Ubuntu Server – Fit for Production or a Change in the SA Guard?

I’m curious what anyone who reads this blog thinks. My first reaction when someone mentions Ubuntu server is to grab the nearest trout and start slapping. Don’t get me wrong I like Ubuntu. It’s very nice on a workstation, and suitable for my wife, mother, aunt, etc …. But do you really think its good enough for prime time in the data center? According to a server-survey conducted by the Ubuntu marketing team almost 80% of users see Ubuntu as ready for mission critical use.

I was quite shocked when I first saw that. Then I dug a bit deeper. Turns out they announced surveys “variety of Ubuntu forums, websites and other channels”. They do note that “consequently, the results are focuses on Ubuntu users and not general Linux users”. I am not saying that I would _never_ run Ubuntu as a server. I just don’t think its proven itself yet. Perhaps in another LTS release or two I may consider it. I also know there is a chicken and egg paradox there. It of course won’t prove itself until people start putting it to the test.

I think this also brings up another interesting point. The survey noted that “95% of respondents considered hardware support as important to very important”. Included in the survey was a chart that listed Ubuntu users hardware preferences. Not surprisingly Tower/Desktop PC topped the list, but Dell servers, HP/Compaq x86 Servers, IBM x86 servers, and SUN x86_64 servers were also on the list. At the time of the report “Ubuntu Server Edition did not come pre-installed on machines from any major provider”. What happened to the desire for “Enterprise Support”?

I have long been greatly annoyed by “Enterprise Support”. More often than not it just gets in my way and to stay supported I have to do things in a less than optimal way. It would not hurt my feelings if the demand for “Enterprise Support” decreased and the demand for “knowledgeable individuals” increased. I would love to take the money spent on “Enterprise Support” and channel it back into training. Unfortunately I just don’t see that happening.

So what do you think? Do you think Ubuntu is ready for production? What does the lack of vendor support say about Ubuntu or the direction of “Enterprise Support” needs? Are you running Ubuntu in production (for anything serious, not your home server …)? Have any good or bad Ubuntu server stories to share?

19 Comments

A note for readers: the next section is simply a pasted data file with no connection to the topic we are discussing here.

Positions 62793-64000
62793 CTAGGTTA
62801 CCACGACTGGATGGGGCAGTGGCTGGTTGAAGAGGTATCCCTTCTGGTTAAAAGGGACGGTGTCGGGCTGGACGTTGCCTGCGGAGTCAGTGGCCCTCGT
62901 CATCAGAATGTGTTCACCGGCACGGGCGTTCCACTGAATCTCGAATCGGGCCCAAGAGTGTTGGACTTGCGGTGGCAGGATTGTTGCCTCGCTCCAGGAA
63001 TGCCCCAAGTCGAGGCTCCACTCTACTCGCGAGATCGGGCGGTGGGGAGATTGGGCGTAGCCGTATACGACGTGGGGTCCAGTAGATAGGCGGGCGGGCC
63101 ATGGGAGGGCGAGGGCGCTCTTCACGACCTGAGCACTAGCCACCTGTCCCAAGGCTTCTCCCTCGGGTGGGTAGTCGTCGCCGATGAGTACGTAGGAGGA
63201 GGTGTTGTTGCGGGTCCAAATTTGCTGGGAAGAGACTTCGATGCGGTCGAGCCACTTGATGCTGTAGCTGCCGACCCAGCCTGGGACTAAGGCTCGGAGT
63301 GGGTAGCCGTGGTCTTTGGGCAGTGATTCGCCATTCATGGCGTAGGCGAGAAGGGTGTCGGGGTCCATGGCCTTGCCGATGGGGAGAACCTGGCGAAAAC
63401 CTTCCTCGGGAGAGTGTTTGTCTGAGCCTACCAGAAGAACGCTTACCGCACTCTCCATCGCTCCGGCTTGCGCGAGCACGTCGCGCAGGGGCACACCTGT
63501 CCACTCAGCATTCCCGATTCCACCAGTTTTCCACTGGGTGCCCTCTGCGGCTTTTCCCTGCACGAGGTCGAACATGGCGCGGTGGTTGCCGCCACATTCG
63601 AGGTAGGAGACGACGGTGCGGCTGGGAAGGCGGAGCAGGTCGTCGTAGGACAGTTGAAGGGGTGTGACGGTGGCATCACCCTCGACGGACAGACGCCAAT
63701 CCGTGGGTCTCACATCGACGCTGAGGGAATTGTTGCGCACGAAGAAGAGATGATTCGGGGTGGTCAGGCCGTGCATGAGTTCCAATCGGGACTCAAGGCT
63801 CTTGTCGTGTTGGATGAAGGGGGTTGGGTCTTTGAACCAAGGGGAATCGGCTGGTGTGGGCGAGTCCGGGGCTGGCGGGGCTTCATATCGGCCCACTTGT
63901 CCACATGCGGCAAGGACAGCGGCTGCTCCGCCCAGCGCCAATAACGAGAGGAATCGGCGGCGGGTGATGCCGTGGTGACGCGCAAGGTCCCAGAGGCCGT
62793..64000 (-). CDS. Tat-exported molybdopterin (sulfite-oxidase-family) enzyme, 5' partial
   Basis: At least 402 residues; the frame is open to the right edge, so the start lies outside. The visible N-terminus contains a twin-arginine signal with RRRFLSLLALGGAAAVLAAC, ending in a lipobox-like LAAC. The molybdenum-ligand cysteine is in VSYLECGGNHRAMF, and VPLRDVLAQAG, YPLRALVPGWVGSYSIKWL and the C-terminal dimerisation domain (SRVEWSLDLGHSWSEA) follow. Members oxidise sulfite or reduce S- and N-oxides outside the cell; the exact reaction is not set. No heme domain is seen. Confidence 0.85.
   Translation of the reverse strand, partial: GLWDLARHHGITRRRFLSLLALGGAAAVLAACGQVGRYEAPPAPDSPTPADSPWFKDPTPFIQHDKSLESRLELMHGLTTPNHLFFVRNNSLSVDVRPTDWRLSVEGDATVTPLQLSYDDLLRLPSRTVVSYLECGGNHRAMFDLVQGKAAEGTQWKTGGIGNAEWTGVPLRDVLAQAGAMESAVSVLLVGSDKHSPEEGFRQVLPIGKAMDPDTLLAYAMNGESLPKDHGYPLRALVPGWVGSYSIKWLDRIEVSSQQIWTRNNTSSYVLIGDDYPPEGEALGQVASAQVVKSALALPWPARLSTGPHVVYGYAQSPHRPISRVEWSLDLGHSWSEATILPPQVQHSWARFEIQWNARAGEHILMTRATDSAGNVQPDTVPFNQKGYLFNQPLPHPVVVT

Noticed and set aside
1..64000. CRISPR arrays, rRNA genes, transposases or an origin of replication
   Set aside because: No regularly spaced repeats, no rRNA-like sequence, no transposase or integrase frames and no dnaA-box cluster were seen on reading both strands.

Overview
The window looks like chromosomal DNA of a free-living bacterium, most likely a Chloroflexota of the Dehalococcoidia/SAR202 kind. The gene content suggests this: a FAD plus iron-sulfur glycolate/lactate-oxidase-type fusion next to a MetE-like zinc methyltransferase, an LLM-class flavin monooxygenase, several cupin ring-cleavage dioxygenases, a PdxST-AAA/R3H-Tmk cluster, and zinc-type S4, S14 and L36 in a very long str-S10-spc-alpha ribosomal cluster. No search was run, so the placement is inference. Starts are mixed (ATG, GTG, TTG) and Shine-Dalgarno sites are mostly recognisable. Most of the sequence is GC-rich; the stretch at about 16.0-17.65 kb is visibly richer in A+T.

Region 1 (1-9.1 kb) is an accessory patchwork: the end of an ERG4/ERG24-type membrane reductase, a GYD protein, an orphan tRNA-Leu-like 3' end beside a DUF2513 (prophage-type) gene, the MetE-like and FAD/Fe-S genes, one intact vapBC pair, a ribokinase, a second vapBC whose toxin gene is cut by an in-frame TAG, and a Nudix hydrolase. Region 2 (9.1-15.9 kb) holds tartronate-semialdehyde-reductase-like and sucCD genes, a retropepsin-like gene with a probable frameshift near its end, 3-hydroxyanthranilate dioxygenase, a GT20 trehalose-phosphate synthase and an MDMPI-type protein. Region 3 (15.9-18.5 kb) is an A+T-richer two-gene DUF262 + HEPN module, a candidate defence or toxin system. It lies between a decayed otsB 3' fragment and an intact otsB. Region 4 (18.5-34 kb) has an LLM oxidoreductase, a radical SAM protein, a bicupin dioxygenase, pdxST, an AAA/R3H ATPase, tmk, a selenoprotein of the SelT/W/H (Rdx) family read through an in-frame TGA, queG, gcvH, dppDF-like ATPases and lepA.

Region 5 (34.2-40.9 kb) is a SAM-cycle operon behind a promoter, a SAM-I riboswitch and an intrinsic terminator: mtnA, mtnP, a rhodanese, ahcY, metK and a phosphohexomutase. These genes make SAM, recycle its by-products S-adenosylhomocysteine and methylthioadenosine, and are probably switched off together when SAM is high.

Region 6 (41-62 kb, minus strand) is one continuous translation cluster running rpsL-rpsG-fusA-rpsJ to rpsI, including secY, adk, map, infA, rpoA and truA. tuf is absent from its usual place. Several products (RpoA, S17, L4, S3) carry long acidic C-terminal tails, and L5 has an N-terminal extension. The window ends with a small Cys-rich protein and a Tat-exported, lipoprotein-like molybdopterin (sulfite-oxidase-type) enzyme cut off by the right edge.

• Patrick Linux Opera 9.80 wrote:

    Personally I don’t see what makes using Ubuntu in the server area so different. To me Linux in general is all the same, aside from the few that don’t use RPM or DEB. Apache is Apache, PGSQL is PGSQL, etc. Honestly I would rather use FreeBSD however due to it not getting as much notice these days I still continue to use Linux. The *BSD’s offer real innovation whereas Linux is really just …. a kernel and software… I used to get excited about Linux but now it’s more of a hmm ok *another one* kinda feeling. Nothing new here is what I think nowadays. Solaris/OpenSolaris have ZFS, Crossbow, containers (can be solaris or EL), dtrace, smf, RBAC, etc. These are items that are built-in not thrown together shamelessly. Sorry if I seem to be bashing Linux but lately I’m not feeling the whole Linux vibe… Looks like we still have a lot of work to do.

  • Linux is Linux, but all distros are not created equal IMHO. All the Solaris tools are nice, zfs is cool but there have been a few data loss bugs recently, kinda scary for “end to end data integrity”. I’m not super keen on running the latests packages on my servers typically, security updates yes, fancy new features no.

  • Ray Van Dolson Linux Firefox 3.5.9 wrote:

    I have no doubt that Ubuntu LTS is a quality distribution, but my hesitation would stem from past _good_ experiences with our current Enterprise Linux vendor (Red Hat) that I’m not sure Ubuntu could replicate.

    We do occasionally have bugs that need addressed… and being that we’re a pretty savvy shop, it’s generally the issues that need escalation to an engineering team that end up being the ones we open service requests for.

    With Red Hat, I am confident that they have the programming/engineering resources to fix my problem. Often times I end up working with one of the key authors of a particular piece of software within Linux. This is an advantage Red Hat has as an employer of a good chunk of the Linux development talent out there…

    Anyways, at this point I know this is _not_ something Canonical can provide. They would be more dependant on upstream than being able to devote engineering resource to resolving an issue for me.